Subsea pipelines are exposed to the risk of rockfall impacts near landfalls and outcrops of the seabed which exhibit steep and rocky features. Methodologies and tools are needed to model and assess the probability of occurrence of rockfall events, the consequences of the impact and possible protective measures. The kinematics of falling rocks has been the object of several theoretical and experimental studies. Theoretical models developed to match the results of real scale testing in air are based on the principle of conservation of energy. The dissipation due to inelastic bounces and friction are modeled by means of coefficients treated as stochastic variables to represent the randomness of rock trajectories. Added mass and drag forces are included in the subsea model; the latter require integration of equation of motion due to their dependence to velocity. The methodology has been implemented in a code proposed for risk assessment of subsea installations. The present paper briefly illustrates the basic methodological approach and presents a comprehensive case study to show the capabilities of the method, in terms of expected trajectories, histograms of run-out distances and velocities, and estimates of the probability of run-out distances exceeding the position of the pipeline. This information is used by the designers to select optimum positions of subsea pipelines and /or adopt protective measures.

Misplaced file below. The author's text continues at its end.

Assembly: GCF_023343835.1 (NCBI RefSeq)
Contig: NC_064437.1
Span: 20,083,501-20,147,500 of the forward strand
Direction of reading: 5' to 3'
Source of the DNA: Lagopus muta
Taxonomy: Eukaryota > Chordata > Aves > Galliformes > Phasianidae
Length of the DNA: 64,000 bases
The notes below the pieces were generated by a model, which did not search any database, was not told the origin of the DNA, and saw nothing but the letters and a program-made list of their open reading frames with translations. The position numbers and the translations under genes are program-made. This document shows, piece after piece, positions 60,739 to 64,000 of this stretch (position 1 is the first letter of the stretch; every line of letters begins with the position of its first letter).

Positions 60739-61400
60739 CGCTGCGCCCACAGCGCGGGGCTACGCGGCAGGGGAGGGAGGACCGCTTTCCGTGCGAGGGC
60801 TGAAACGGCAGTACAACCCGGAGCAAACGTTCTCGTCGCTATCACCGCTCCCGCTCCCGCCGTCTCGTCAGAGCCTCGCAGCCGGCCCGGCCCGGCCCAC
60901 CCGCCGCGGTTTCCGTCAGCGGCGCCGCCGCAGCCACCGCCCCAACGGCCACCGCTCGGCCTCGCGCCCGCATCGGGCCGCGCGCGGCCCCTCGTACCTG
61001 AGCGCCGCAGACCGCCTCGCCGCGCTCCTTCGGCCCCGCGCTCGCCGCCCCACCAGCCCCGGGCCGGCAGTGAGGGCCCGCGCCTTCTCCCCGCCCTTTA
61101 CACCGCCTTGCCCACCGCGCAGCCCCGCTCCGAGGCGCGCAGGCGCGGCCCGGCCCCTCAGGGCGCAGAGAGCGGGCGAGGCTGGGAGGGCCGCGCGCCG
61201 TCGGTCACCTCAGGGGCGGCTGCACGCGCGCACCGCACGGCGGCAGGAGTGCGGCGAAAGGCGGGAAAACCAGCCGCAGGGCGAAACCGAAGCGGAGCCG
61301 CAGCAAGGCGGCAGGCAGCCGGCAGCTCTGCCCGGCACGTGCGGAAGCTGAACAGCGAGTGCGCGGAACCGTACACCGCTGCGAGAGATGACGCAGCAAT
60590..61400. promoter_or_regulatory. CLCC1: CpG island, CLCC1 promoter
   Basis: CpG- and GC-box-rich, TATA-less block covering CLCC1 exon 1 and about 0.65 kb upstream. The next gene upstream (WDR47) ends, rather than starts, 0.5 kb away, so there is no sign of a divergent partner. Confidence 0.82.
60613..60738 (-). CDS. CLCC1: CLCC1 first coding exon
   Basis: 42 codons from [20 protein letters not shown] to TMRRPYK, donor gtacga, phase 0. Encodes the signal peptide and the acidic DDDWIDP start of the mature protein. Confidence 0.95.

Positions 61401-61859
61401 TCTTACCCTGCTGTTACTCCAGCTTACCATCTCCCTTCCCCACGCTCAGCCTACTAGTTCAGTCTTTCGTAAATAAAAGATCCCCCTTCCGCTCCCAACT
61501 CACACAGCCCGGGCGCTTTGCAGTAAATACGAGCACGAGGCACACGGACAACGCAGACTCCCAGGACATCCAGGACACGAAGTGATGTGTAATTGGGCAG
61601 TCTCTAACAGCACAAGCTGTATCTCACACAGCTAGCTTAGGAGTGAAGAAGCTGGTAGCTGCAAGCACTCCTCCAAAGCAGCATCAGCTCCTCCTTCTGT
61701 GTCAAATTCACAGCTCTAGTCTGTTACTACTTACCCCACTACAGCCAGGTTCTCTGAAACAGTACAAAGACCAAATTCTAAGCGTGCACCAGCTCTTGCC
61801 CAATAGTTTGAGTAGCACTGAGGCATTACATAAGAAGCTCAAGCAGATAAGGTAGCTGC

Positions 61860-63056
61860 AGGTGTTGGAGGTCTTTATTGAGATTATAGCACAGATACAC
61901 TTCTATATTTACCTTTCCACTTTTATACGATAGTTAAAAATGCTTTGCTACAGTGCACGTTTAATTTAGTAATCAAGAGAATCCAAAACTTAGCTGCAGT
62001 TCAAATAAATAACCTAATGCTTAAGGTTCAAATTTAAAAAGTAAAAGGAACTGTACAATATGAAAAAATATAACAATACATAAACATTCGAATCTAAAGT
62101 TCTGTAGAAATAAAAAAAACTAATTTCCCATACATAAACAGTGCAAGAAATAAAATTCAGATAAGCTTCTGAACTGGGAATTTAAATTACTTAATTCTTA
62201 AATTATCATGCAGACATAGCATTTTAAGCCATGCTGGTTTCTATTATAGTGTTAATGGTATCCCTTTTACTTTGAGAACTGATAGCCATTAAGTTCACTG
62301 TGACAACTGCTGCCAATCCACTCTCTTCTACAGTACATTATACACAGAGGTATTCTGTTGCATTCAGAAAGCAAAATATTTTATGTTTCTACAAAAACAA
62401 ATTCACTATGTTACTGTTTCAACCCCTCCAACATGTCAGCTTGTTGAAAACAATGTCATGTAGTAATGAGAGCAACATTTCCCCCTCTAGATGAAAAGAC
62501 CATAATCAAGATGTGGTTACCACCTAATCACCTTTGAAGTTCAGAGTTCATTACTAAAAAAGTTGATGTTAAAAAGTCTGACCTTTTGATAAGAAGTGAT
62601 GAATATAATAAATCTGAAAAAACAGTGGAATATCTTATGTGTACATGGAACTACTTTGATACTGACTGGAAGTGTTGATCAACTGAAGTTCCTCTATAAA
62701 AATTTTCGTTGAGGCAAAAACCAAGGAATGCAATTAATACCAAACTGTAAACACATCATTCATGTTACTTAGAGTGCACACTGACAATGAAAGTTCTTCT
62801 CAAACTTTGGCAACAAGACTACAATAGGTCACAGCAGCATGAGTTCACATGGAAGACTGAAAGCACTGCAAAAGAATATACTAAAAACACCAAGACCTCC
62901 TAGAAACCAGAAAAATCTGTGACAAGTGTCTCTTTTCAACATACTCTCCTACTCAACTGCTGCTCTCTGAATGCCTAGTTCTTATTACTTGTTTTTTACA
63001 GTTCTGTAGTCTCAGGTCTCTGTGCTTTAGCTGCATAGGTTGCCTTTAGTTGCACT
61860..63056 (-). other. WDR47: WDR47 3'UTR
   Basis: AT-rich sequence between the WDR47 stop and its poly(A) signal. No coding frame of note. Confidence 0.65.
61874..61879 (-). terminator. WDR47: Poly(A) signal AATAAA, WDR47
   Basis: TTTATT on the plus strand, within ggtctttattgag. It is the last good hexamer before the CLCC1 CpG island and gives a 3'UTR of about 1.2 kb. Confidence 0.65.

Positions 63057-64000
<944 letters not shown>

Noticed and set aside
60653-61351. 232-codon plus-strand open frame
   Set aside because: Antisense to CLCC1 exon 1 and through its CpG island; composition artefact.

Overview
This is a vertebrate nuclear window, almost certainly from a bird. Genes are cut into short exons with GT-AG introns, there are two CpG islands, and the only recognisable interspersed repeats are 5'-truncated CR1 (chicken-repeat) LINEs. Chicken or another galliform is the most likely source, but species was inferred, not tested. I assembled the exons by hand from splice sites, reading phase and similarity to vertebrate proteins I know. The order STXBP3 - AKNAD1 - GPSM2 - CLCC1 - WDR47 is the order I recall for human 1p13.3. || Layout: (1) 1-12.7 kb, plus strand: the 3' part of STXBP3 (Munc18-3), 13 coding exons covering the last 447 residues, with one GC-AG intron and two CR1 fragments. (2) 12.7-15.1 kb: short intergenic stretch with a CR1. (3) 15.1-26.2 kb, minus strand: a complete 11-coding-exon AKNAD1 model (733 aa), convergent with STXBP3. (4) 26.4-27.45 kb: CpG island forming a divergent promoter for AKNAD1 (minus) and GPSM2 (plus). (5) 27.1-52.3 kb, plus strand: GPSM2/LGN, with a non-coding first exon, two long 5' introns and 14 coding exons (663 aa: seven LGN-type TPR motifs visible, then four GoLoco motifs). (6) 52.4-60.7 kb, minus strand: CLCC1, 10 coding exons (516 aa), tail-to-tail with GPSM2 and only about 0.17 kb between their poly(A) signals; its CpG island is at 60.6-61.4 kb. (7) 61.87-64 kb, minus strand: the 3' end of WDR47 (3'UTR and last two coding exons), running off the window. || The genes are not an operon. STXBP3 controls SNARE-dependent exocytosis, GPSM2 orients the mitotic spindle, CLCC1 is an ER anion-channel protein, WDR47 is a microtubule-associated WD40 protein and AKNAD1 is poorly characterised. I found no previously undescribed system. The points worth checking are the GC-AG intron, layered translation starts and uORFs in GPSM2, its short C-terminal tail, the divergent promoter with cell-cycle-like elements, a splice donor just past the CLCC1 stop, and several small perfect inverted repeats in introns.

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|Titolo:||Probabilistic Assessment of Rockfall Impact on Subsea Pipelines|
|Autori interni:||BOOTE, DARIO|
|Data di pubblicazione:||1998|
|Appare nelle tipologie:||04.01 - Contributo in atti di convegno|